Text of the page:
def toList(self):
return [tuple(cell.value for cell in row) for row in self.grid]

@staticmethod
def fromList(L):
height, width = len(L), len(L[0])
self = Grid(width, height)
for x in range(height):
for y in range(width):
self[(x,y)].value = L[x][y]
return self

class Cell(object):
def __init__(self, x, y, grid):
self.x = x
self.y = y
self.grid = grid
self.value = 0
self.clusterId = -1

def setClusterId(self, clusterId):
self.clusterId = clusterId

def getClusterId(self):
return self.clusterId

class Cluster(object):
def __init__(self):
self.cells = []

def __getitem__(self):
return self.cells[x][y]

self.cells.append(i)

my_grid = Grid(6, 7)
my_grid.printGrid()
print ('-'*12)
my_grid.fillBlock(2, 4, 2, 4, 2)
print
my_grid.printGrid()
print ('-'*12)
my_grid.rotated(0)
my_grid.printGrid()
print
my_grid[(2,4)].value = 3
print(my_grid.toList())
Grid.fromList(my_grid.toList()).printGrid()
for i in range(4):
print
my_grid.rotated(i).printGrid()``````

Hi thanks, for the help, I'm not sure if i could have come up with that but as most of the times when i see the code I understand it.

Yes the printGrid isn't working perfectly I noticed this earlier too. When I define a grid with width = 7 and height = 6 the printGrid should iterate over these coordinates and for each coordinate print the value.

I tried messing around with the loop but I couldnt get it to work yet. It should iterate as (x, y)

0,0 to 6,0
1,0 to 6,1
2,0 to 6,2
3,0 to 6,3
4,0 to 6,4
5,0 to 6,5

but every way I change the loop I can't get this to work. This needs some more thinking :) . Anyways thanks again for the help!

It should iterate as (x, y)

You just have your x and y mixed up:

``````>>> def printGrid(w,h):
...     for y in xrange(h):
...         for x in xrange(w):
...             print '%d,%d' % (x,y),
...         print
...
>>> printGrid(w=7,h=6)
0,0 1,0 2,0 3,0 4,0 5,0 6,0
0,1 1,1 2,1 3,1 4,1 5,1 6,1
0,2 1,2 2,2 3,2 4,2 5,2 6,2
0,3 1,3 2,3 3,3 4,3 5,3 6,3
0,4 1,4 2,4 3,4 4,4 5,4 6,4
0,5 1,5 2,5 3,5 4,5 5,5 6,5
>>>``````

You just have your x and y mixed up:

``````>>> def printGrid(w,h):
...     for y in xrange(h):
...         for x in xrange(w):
...             print '%d,%d' % (x,y),
...         print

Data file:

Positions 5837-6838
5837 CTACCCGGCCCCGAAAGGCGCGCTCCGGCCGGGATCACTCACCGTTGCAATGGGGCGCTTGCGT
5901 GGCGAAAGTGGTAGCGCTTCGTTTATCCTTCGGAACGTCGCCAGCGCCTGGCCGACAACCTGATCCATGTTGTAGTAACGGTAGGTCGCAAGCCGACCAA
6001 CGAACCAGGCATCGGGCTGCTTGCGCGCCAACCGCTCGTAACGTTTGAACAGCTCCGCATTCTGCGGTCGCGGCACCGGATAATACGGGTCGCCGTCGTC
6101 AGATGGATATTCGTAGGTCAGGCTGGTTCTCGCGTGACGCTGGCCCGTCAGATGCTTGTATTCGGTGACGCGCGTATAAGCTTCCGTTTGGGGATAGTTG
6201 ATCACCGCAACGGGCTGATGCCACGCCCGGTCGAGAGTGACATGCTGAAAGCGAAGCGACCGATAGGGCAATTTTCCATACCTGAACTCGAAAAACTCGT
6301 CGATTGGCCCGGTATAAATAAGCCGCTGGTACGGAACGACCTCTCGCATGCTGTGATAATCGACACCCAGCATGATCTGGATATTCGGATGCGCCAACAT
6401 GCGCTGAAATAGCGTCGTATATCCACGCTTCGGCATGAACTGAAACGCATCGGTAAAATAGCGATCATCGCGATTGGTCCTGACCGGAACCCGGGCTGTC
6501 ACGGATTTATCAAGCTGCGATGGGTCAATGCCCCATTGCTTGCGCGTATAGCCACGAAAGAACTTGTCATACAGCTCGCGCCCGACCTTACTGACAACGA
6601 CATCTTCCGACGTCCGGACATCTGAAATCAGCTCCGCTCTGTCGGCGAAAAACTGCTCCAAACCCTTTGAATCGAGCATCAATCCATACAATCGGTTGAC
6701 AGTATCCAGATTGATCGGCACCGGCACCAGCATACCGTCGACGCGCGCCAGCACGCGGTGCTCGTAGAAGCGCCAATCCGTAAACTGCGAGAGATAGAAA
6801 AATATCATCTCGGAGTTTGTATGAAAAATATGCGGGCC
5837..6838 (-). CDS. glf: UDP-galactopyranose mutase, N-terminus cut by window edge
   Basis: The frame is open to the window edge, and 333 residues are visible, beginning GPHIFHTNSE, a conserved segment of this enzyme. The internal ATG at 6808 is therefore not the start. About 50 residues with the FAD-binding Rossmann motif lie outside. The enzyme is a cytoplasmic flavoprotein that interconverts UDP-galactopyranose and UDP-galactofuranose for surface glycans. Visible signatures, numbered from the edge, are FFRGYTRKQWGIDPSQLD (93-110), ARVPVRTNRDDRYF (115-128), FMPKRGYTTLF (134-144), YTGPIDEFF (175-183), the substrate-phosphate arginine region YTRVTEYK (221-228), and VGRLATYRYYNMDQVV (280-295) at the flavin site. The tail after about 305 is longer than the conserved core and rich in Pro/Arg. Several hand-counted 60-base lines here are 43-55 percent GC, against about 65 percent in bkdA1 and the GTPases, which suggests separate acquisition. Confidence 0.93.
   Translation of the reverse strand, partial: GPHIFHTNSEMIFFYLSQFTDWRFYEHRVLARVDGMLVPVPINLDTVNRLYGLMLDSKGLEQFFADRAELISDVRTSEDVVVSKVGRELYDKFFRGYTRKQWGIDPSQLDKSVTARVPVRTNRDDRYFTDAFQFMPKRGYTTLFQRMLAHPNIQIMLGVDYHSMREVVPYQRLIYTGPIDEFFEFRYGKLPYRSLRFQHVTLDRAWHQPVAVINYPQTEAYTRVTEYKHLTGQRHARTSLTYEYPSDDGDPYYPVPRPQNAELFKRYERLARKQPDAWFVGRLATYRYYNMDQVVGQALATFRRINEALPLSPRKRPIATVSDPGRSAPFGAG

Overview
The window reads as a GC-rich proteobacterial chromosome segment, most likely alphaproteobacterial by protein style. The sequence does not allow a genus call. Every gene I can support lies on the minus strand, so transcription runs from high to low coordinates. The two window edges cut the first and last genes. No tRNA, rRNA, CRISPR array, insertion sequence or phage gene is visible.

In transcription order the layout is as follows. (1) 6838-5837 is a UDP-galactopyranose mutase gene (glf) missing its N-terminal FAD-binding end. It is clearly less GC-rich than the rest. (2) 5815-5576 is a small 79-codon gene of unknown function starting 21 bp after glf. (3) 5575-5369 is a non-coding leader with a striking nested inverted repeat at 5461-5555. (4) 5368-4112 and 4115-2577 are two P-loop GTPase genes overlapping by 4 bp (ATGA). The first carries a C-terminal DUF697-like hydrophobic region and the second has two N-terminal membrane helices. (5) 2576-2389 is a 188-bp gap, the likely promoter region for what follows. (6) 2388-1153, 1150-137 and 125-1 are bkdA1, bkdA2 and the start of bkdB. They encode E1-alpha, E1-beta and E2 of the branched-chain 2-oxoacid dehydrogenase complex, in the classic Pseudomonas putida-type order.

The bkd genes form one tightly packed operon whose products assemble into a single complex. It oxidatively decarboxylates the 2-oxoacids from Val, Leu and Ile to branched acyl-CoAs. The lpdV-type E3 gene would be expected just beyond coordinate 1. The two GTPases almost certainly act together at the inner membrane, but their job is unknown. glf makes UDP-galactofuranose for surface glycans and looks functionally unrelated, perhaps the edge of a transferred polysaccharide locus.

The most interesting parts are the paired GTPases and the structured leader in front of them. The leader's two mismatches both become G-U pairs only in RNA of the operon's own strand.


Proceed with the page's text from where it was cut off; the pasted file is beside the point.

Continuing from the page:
...
>>> printGrid(w=7,h=6)
0,0 1,0 2,0 3,0 4,0 5,0 6,0
0,1 1,1 2,1 3,1 4,1 5,1 6,1
0,2 1,2 2,2 3,2 4,2 5,2 6,2
0,3 1,3 2,3 3,3 4,3 5,3 6,3
0,4 1,4 2,4 3,4 4,4 5,4 6,4
0,5 1,5 2,5 3,5 4,5 5,5 6,5
>>>``````

Back from a few days of vacation. Yes this loop will work but when I want to print the cellvalues with the printGrid method it won't. It has to do with the __getitem__ method and it raises an Indexerror : list index out of range error as soon as width and height of the grid arent the same anymore.

``````...
def printGrid(self):
for y in range(self.height):
for x in range(self.width):
print self.grid[x][y].value,
print
...
my_grid = Grid(10, 11)
my_grid.printGrid()``````

gives an error as soon as it gets to self.grid[0][10].value. So when the y value gets larger then the highest x value in this loop it gives this error.
Is it wrong to use the __getitem__ method for loops with different lengths? I tried to read more about the special __getitem__ method but I get too much technical talk instead of a clear answer.

Hmm,

the method works when I code it like:

``````def printGrid(self):
for y in range(len(self.grid)):
for x in range(len(self.grid[0])):
print self.grid[x][y].value,
print``````

if anyone can explain me why it works when i use len(self.grid) for self.height and len(self.grid[0]) for self.width i would like to hear it, i'm kinda confused...

I think you should follow, the usual convention in python. When you have a list of lists like this

``````L = [
[1, 2],
[3, 4],
[5, 6],
[7, 8],